Berl Kalzrelson (1887-1944)
Berl Kalzrelson was born in Belorussia in Bobrinsk. His father was a member of חובבי ציון, Hovevei Zion. As a child he dreamt of emigrating to Eretz Israel. He worked as a Hebrew librarian and taught Hebrew literature and Jewish history. He influenced many young people to develop Zionist ideas.
He was a firm socialist in his ideals and tried to influence his Zionist contemporaries. He became a blacksmith before travelling to Israel. ‘What I want is to go to the land of Israel, to work and to light a little spark.’ He wrote in 1908.
He landed in Israel in 1909 and began to live out his dreams. He worked on farms and served on labour councils. Katznelson was profoundly committed to retaining his Jewish values. This was often at odds with his fellow labour Zionists. He was one of the few voices in non-religious labour voices who pressed fought for Shabbat observance, keeping the festivals, kashrut in the Histadrut kitchens, and the circumcision in the kibbutzim.
Along with colleagues such as Meir Rotberg, Katznelson helped found the cooperatives for the sale of food, known as ‘Hamashbir.’ He instigated a National Health Service to meet the needs of workers. This was later to become the Kuppat Holim. Both Hamashbir and Kuppat Holim are well-established institutions in Israel today. Katznelson later became the editor of the Histadrut’s newspaper Davar. The newspaper became a must read for the labour class and had a loyal and opinionated readership. He also helped establish libraries, and a workers’ publishing house, Am Oved.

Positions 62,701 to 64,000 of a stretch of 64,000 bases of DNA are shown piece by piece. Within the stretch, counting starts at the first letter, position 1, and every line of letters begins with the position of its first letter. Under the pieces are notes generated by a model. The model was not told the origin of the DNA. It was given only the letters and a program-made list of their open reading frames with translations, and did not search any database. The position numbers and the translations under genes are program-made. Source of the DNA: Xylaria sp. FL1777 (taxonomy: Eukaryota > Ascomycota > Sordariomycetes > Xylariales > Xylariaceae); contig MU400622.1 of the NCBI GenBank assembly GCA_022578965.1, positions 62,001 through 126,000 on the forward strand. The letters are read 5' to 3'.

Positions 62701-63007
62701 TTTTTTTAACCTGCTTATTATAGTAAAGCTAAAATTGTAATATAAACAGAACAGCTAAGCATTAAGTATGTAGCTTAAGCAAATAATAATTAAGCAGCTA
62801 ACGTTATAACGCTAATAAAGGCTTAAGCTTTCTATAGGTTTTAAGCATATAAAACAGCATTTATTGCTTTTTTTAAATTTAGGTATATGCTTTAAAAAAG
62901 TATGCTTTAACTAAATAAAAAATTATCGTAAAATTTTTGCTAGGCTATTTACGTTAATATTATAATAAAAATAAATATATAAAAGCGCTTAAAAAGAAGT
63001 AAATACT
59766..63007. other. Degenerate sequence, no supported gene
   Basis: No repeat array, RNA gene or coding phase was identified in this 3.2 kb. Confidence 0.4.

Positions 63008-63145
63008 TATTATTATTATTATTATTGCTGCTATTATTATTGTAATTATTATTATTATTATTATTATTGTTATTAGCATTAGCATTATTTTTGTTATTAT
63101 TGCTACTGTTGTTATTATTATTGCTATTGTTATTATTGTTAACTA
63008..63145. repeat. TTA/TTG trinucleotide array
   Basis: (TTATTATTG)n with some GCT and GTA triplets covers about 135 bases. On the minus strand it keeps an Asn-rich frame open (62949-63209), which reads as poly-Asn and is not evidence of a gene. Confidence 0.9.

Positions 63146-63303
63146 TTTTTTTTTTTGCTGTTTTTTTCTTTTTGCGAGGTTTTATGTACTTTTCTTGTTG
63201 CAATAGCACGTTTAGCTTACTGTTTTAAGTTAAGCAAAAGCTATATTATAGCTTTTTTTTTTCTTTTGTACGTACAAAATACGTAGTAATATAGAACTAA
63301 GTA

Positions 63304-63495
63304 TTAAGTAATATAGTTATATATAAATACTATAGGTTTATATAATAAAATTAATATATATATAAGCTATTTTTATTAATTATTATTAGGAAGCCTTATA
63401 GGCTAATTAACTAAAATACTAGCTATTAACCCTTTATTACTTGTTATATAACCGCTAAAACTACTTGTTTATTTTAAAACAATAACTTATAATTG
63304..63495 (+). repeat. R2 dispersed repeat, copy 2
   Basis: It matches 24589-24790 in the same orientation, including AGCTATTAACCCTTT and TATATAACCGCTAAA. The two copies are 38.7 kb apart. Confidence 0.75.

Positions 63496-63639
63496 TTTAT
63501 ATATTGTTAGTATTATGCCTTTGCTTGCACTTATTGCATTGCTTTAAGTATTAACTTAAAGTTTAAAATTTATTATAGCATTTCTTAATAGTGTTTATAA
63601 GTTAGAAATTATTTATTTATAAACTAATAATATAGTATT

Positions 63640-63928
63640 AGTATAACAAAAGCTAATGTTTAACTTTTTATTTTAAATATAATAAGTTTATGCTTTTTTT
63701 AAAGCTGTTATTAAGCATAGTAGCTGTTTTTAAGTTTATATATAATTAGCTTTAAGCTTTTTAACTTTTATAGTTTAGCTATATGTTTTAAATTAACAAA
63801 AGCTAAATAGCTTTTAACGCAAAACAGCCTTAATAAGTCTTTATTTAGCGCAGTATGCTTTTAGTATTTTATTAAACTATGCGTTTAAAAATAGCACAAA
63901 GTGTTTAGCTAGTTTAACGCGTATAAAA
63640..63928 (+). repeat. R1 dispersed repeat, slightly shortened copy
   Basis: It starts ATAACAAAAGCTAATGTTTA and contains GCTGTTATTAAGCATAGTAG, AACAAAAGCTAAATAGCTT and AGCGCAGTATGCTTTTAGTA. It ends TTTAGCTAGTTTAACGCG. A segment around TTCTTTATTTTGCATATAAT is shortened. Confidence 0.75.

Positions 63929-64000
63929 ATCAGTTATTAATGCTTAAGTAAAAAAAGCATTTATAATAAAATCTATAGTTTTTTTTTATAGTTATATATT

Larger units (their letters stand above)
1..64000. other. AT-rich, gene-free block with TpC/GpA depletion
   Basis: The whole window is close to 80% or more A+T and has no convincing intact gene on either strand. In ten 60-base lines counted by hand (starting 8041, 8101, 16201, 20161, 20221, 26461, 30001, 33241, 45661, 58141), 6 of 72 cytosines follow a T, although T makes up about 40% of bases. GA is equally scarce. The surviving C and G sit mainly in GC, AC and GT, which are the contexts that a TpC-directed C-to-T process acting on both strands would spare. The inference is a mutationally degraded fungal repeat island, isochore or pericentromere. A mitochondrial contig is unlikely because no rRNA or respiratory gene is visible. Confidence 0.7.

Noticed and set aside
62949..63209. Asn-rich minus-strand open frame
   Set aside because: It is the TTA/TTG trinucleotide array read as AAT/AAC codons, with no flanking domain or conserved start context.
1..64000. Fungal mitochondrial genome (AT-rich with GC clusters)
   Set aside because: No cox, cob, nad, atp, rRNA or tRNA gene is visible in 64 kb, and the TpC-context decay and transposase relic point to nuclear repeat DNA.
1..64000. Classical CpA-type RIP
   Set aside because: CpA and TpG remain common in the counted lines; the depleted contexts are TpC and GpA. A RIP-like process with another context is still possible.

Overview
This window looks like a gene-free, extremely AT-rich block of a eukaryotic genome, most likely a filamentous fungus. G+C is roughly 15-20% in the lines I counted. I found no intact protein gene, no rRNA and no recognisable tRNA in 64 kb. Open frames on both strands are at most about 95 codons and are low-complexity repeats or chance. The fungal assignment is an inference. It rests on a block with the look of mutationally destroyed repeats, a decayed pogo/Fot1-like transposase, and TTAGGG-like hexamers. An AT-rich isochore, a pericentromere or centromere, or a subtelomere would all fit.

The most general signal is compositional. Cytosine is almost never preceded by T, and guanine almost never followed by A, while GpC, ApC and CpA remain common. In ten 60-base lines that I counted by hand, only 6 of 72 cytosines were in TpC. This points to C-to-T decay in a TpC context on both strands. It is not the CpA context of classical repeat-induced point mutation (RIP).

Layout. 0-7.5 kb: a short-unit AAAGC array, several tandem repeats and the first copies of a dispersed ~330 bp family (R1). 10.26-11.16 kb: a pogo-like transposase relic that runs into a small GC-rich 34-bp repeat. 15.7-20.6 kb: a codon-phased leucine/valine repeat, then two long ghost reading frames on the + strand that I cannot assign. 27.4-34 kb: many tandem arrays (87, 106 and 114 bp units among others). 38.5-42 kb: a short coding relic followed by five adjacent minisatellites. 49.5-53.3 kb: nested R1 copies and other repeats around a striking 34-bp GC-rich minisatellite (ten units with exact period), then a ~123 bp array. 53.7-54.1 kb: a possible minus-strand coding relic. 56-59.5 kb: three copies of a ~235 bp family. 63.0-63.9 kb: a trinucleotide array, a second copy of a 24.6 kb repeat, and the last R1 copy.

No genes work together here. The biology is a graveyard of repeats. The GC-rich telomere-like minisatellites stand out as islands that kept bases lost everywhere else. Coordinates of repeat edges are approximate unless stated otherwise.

In 1939, Great Britain was opposed Jewish immigration to Palestine, Katznelson actively aided ‘illegal’ immigration to Israel. Influence by Katznelson a group of Zionist parachuted into Nazi-held territory to try to aid Jewish survivors.
During World War II, Katznelson prophesied that the Jews would have to emerge from the war with a Jewish state. He died in 1944 before he could see his prophecy realized. Monuments to his memory were established at Bet Berl in Zofit, Oholo on Lake Kinneret and Kibbutz Be’eri.
South of the graves of Borochov and Katznelson are the graves of Samuel Yavne’eli and his wife. Yayne’eli visited Yemen in 1912 and returned to Israel with several hundred Yemenite immigrants. Many Yemenite families are also buried in the cemetery.